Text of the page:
Philadelphia’s recycling program no longer a cash cow

    Curbside residential recycling in Philadelphia is up about 50% from a year ago. But the increase in recycling comes at a time when prices for recycled material have plunged.

    Curbside residential recycling in Philadelphia is up about 50% from a year ago. But the increase in recycling comes at a time when prices for recycled material have plunged.

    Listen:
    [audio: 091116sprecycle.mp3]

    After the recession hit, the city went from making millions of dollars off their recyclables, to paying to have them hauled away. In 2008, the city earned about $2 million re-selling used glass, paper and plastic. In 2009, that net gain dropped to just $100,000 dollars.

    Mark Mehall is the Director of the Professional Recyclers of Pennsylvania. Mehall says between 2006 and 2008, recyclers did well selling their material to industrializing nations like China and India.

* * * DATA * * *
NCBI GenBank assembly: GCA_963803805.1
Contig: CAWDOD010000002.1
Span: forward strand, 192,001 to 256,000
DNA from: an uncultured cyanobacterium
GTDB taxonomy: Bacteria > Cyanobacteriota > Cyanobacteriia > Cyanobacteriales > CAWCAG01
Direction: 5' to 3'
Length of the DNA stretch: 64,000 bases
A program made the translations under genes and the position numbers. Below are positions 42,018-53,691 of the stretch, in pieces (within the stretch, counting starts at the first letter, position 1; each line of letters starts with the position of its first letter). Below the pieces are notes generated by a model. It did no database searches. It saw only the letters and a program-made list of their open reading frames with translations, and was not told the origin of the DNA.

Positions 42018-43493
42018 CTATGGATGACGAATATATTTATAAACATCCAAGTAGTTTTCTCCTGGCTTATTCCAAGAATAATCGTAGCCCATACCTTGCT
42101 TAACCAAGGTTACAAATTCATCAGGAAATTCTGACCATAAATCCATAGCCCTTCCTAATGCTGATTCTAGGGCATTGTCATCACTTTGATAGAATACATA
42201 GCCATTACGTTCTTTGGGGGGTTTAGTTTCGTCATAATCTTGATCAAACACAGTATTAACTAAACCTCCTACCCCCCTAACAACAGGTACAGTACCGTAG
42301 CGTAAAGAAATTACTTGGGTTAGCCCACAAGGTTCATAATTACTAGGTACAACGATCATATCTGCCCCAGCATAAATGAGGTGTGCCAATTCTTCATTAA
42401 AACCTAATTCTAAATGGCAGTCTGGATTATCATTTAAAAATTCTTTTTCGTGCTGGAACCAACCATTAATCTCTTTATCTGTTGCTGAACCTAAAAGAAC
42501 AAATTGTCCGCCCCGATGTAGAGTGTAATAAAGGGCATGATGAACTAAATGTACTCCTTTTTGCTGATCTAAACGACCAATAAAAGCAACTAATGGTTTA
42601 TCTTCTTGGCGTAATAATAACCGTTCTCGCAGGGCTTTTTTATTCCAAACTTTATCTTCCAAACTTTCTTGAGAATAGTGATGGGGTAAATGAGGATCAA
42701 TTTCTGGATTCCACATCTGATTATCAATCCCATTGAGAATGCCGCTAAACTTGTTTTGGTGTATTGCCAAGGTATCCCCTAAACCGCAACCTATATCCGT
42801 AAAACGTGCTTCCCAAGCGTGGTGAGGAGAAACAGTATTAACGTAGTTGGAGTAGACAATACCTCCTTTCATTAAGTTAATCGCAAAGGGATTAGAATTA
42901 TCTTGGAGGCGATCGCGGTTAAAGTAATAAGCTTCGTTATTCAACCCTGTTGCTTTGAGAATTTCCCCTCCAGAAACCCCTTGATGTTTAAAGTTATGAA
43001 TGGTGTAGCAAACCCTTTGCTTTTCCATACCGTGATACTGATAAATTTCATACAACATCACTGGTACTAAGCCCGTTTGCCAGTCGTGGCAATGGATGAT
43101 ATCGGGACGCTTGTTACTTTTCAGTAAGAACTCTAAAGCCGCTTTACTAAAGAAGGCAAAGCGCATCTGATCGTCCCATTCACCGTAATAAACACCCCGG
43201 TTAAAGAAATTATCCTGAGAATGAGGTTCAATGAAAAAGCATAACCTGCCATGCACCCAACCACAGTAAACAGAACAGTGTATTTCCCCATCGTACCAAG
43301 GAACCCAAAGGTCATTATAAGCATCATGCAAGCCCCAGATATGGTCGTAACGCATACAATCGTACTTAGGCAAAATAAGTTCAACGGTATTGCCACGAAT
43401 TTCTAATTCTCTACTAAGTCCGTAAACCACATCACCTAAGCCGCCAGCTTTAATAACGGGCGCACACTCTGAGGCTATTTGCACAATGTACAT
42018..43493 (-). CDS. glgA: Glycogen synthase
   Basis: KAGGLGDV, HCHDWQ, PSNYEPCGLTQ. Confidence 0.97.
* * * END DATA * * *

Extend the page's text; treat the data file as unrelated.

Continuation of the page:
Mehall: The market demand, especially in China, India and other foreign markets was such that it was really spurring large scale municipal recycling programs such as Philadelphia. The market downturn has really affected the efforts to build on those programs.

    Mehall says recycling is a boom and bust industry, and right now, he says glass is worthless, and other recyclables are nearly worthless. But he sees the market starting to rebound.

    Want a digest of WHYY’s programs, events & stories? Sign up for our weekly newsletter.

    It will take 126,000 members this year for great news and programs to thrive. Help us get to 100% of the goal.